Susan is a survivor of a rape ordeal. An episode that she remembers too well, since the perpetrator was her own uncle. As with most African society’s way of passing verdict, the village elders, while drinking local wine, discussed the matter in detail. The verdict was a fine of five goats. Her uncle gladly paid and just like that, the matter was put to rest. Five goats to sweep away the tragedy of a mere babe, robbed of her dignity. The traumatizing memories still haunting her to date.
At age 17, soon after clearing her O-level, Susan experienced abuse again. She was married off to a wealthy elderly man in her neighborhood. Again, it was the elders who had decided her fate. Her future, discussed by an inner circle of men pointing to her on the outside. A hasty payment of the bride price is made upon the agreement of the price. The wealthy man now owns his bought possession.
Months later, the relationship started to grow sour. Beatings became more regular than breakfast. She lost her first baby that way. Her pregnancy could not endure against the continuous brutal attacks from her husband. Cries and complaints to her mother fell on deaf ears. After all, women are regarded as men’s property in this corner of the world. She surely would not receive any form of comfort or support. Sadly, not even from the woman who bore her. She is expected to quietly accept her lowered position in society. It’s a cultural thing. After years of physical, emotional, financial, sexual and mental torture, she has resigned to life as she knows it. There is nowhere to run too.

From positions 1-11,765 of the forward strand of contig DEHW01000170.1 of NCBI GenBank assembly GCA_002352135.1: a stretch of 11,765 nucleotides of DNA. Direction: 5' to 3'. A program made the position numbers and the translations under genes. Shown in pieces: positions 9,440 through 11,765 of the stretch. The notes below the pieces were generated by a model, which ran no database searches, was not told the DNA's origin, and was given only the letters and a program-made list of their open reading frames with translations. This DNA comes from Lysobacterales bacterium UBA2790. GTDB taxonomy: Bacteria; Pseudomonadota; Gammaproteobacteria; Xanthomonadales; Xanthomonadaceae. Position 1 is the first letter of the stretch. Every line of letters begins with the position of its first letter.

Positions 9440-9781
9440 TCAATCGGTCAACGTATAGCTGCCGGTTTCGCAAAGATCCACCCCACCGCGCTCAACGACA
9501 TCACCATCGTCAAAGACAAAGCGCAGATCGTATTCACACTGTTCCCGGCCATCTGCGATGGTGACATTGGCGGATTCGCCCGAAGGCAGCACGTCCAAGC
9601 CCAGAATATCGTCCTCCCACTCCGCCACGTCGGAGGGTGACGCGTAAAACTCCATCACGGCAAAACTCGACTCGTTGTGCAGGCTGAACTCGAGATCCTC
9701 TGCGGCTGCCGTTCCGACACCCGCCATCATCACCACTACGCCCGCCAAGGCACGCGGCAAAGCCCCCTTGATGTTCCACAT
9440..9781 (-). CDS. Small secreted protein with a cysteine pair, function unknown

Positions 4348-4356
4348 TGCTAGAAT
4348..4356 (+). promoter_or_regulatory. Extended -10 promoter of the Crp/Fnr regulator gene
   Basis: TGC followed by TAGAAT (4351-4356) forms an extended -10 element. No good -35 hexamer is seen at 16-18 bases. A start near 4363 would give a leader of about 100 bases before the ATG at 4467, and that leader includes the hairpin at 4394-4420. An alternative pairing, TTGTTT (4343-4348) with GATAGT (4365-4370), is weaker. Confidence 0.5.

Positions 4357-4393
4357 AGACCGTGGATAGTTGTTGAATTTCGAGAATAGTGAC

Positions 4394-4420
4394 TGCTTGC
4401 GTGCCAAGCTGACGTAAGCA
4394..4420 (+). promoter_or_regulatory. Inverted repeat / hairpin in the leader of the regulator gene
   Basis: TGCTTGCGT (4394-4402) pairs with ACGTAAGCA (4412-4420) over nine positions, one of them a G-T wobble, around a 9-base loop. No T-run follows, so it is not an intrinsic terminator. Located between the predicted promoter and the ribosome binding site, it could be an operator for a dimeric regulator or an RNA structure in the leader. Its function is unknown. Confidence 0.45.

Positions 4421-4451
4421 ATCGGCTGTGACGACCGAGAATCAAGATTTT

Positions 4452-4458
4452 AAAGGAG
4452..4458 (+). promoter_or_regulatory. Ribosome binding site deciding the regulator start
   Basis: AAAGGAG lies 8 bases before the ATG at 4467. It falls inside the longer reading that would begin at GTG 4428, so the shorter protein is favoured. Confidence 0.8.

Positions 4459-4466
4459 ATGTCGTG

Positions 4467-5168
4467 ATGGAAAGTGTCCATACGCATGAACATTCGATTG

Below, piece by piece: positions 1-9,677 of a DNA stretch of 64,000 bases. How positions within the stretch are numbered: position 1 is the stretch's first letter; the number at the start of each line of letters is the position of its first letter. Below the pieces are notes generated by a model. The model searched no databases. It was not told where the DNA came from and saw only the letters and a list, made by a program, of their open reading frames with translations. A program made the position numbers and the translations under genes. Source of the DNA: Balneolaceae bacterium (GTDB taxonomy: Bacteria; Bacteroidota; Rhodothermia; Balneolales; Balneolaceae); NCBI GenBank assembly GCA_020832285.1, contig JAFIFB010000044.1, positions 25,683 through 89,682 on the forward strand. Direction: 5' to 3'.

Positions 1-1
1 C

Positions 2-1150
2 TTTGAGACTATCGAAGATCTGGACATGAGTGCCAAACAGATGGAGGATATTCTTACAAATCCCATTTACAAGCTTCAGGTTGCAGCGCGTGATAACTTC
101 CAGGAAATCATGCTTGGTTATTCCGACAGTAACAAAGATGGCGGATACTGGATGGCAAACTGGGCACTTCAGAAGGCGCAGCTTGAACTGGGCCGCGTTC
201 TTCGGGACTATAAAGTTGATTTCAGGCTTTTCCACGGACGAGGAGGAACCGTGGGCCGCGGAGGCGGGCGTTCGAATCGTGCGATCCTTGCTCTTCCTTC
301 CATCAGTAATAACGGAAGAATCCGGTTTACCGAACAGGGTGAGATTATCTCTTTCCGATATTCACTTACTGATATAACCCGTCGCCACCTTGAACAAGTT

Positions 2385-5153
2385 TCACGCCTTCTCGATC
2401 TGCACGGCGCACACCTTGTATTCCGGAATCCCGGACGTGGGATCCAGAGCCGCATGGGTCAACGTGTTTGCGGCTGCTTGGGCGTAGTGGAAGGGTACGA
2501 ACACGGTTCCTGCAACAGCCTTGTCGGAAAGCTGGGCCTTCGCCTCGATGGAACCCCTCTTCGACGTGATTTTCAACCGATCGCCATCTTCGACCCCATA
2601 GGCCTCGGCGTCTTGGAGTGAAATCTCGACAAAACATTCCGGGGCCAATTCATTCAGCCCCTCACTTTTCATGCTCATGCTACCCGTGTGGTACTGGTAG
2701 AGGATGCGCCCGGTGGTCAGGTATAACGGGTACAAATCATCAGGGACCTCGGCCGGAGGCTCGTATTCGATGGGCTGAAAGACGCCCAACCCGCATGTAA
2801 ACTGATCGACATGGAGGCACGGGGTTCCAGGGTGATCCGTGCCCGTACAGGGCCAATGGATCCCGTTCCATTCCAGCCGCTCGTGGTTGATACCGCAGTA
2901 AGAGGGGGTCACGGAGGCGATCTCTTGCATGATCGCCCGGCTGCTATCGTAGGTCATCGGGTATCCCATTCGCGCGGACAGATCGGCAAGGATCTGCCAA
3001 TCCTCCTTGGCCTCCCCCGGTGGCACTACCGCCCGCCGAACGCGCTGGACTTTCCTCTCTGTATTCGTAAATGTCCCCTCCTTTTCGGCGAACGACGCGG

Her story is shared by many women, especially in the African continent. Gender Violence Recovery Center reports that 45% of women in the 15-49 age bracket in Kenya have faced one of more forms of gender-based violence. Of this, 64% of these cases committed, are by men known to the survivor. Meaning, they were not strangers.
Why are we, as men, silent about this? As a man, we have no justifiable reason to simply look the other way and do nothing! We are supposed to be the protectors. Instead, we are antagonists. Men should lead in promoting security for women and children. Building legacies that show a deep value for human life, respect and honor.
Let us start in our homes first. The incidents of domestic violence are shocking. Husbands should protect their wives. Brothers, their sisters. If the home is not safe, where will it be safe for our women and children? A real man is not silent about abuse. A real man acts with conviction.
Source: Kennedy Wahome